Rahm made news last week at the U.S. Open by being the only amateur in the field to make the cut. He rebounded from a first-round 76 at Oakmont to finish in tie for 23rd. The talented Spaniard, who also has the honor of being the only two-time Ben Hogan Award winner, then declared his intentions to go pro.
His debut was much hyped, and unlike many putative “next big things” before him, it lived up to the hype and then some. He couldn’t miss off the tees, hitting an astonishing 11 of 13 fairways. Rahm credited this driving as the main reason he went so low.
“I was just hot off the tee.” said Rahm. “I was really comfortable on the tee. I was hitting fairways, and I was hitting long. So it was letting me be a little more aggressive on the fairway.”
Being able to be aggressive on the fairways led to many birdie opportunities, and Rahm was just as dialed-in on the greens as he was off the tees, as he had an amazing 11 one-putts on the round. One putt in particular, a 30-foot birdie putt on the par-5 fifth hole (Rahm’s 14th hole of the day) was one that, according to Rahm, had him believing this was a special round.
“I would say when I made a 30-ft on five, downhiller, quite a bit of break, and I made it. It was a good putt, probably the best putt I hit all day. I had two par-5s coming in and a short par-4, so I knew if I finished strongly, it could be a good round” said Rahm.
It was more than just a good round. A barely-missed birdie putt on his last hole of the day would have put him at -8, which was Tiger Woods’ winning score at the 2012 Quicken Loans National at Congressional.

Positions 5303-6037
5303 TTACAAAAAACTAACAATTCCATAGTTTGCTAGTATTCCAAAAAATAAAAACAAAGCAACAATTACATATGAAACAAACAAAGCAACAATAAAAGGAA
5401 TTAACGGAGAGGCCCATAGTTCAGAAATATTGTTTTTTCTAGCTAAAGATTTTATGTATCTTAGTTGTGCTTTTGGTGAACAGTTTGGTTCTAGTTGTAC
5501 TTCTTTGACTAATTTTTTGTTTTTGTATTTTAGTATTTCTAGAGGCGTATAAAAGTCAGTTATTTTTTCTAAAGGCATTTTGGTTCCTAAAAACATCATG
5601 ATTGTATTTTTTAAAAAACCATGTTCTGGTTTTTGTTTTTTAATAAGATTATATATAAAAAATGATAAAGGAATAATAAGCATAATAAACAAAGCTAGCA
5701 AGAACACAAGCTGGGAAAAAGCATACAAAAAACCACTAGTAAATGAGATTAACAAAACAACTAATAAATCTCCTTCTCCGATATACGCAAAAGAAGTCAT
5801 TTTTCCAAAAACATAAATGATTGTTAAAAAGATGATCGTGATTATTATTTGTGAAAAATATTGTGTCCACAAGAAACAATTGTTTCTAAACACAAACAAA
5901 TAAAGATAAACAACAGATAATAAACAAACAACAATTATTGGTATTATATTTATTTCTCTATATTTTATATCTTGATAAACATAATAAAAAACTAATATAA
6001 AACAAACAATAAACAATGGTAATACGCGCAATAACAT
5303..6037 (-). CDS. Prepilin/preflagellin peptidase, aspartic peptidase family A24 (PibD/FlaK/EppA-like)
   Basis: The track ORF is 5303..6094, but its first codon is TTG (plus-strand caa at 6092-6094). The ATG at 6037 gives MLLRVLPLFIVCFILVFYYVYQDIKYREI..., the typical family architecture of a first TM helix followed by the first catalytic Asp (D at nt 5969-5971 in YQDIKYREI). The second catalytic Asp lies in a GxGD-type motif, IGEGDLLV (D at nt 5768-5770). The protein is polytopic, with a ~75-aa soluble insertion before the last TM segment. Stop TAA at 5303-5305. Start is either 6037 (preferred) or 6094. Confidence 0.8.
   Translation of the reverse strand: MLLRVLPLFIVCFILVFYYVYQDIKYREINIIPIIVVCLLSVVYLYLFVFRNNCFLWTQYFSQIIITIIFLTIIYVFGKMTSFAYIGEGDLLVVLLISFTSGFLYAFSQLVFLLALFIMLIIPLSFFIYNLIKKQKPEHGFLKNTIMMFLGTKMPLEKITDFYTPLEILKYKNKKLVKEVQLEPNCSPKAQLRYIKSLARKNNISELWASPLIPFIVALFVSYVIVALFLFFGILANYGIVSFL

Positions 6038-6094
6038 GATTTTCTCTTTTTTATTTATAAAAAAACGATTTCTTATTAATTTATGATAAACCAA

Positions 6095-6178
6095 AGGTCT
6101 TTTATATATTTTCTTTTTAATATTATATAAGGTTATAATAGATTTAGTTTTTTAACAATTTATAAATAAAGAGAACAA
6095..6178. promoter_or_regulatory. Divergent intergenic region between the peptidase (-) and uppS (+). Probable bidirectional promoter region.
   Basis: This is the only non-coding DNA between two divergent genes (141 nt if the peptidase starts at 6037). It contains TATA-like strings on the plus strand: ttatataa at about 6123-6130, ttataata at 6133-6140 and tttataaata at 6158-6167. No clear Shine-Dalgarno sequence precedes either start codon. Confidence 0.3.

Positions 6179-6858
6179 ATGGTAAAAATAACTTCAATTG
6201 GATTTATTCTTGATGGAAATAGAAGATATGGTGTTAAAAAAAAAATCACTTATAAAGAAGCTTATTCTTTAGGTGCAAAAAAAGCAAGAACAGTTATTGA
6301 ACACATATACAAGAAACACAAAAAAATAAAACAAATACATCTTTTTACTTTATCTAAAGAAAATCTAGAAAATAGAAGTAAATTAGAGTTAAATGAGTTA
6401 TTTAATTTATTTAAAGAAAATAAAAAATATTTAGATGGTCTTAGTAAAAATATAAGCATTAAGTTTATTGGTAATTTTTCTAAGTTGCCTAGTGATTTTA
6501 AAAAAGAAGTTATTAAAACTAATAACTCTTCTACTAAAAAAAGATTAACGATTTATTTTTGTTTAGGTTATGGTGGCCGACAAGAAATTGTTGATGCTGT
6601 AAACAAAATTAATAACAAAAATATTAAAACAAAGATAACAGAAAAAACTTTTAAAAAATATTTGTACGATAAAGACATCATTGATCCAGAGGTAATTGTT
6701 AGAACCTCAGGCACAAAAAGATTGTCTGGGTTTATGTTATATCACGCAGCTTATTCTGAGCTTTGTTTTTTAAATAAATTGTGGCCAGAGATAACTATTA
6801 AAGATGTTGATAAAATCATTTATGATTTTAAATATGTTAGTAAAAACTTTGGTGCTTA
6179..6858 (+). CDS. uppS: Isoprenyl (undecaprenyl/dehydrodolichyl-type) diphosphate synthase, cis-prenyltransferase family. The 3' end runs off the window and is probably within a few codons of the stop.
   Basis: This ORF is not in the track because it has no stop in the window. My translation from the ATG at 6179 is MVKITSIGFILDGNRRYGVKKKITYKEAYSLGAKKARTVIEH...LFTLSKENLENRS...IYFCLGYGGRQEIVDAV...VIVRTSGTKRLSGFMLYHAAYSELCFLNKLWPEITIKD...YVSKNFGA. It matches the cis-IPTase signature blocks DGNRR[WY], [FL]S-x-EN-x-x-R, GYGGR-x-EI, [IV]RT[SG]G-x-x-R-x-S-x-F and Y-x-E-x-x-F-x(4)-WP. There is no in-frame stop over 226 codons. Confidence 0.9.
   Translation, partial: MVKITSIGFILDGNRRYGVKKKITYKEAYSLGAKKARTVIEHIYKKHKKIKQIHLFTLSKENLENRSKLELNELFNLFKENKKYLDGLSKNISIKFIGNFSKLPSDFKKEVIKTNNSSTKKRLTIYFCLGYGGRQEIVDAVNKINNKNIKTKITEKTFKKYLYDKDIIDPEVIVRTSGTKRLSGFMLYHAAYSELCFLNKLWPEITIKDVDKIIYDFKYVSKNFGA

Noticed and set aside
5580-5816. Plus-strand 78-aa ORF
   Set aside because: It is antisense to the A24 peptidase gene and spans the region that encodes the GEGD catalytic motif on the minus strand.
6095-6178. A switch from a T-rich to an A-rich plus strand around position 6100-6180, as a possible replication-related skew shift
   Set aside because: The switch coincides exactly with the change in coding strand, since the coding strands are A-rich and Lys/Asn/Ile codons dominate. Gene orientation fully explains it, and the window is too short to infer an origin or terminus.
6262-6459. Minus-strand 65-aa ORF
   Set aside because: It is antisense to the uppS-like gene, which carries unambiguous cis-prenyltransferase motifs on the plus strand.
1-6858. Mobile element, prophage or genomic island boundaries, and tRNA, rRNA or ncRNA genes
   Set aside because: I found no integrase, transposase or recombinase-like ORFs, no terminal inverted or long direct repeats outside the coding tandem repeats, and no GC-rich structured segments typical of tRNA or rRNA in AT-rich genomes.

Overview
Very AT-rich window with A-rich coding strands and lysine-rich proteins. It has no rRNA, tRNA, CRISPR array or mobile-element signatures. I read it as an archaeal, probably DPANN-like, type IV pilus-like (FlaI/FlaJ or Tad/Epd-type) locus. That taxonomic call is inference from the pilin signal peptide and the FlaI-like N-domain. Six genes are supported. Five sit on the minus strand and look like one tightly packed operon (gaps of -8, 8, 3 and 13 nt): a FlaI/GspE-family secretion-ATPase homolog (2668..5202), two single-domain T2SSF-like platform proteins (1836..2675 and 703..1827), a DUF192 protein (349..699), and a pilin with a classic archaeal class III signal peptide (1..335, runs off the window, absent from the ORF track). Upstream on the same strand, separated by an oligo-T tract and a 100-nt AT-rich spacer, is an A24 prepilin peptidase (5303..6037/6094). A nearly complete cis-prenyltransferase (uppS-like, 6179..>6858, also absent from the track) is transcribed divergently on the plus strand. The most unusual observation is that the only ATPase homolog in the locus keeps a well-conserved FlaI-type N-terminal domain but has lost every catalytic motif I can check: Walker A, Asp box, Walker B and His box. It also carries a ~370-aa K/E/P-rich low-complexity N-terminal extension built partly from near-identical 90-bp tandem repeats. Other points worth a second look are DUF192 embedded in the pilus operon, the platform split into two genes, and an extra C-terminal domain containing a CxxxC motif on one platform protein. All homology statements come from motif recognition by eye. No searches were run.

Rahm was not the only golfer to go low today, especially among those in the morning wave, who as a whole, did much better than the afternoon wave. The start of play was delayed over two hours this morning as rain soaked and softened up the historic Bethesda, MD course, leading to a plethora of low scores. In addition to the 65 posted by Vegas, Ernie Els, Camilo Villegas, and Bill Haas were part of a group of seven who shot a 5-under 66.
Rahm’s incredible round overshadowed the dream pairing of close friends Smylie Kaufman (67), Justin Thomas (69), and world #6 Rickie Fowler (68), who blew up social media with their April escapades in the Bahamas. The trip earned the hashtag #sb2k16. At Congressional however, it was all business, and shirts stayed on as all three shot under par rounds.
Despite all the great rounds posted, it wasn’t all red numbers today. Pre-tournament favorite Jim Furyk, fresh off a T2 at the U.S. Open, struggled on and around the greens, leading to a two-over 73. Defending champion (although at a different course) Troy Merritt was unable to get much going, finishing at E (71). Jordan Niebrugge, another celebrated former amateur who finished T6 at last year’s Open Championship, also made his professional debut today, but did not find things anywhere near as easy as Rahm did, finishing over a half dozen strokes behind Rahm.
As if being low-amateur at the U.S. Open wasn’t enough, Rahm was also had the honor of meeting and speaking with the legendary Jack Nicklaus after his impressive finish at Oakmont.
“It was special.” Rahm said of his conversation with Nicklaus. “Jack knows a lot about golf and a lot about life. He’s got so much experience, and he never said anything too complicated. He told me to just be myself, and not try to do more than I can do. I certainly proved that on today, and I played probably some of the best golf I can play.”
After today’s round, there are 119 golfers who hope that Rahm will try to be someone else tomorrow.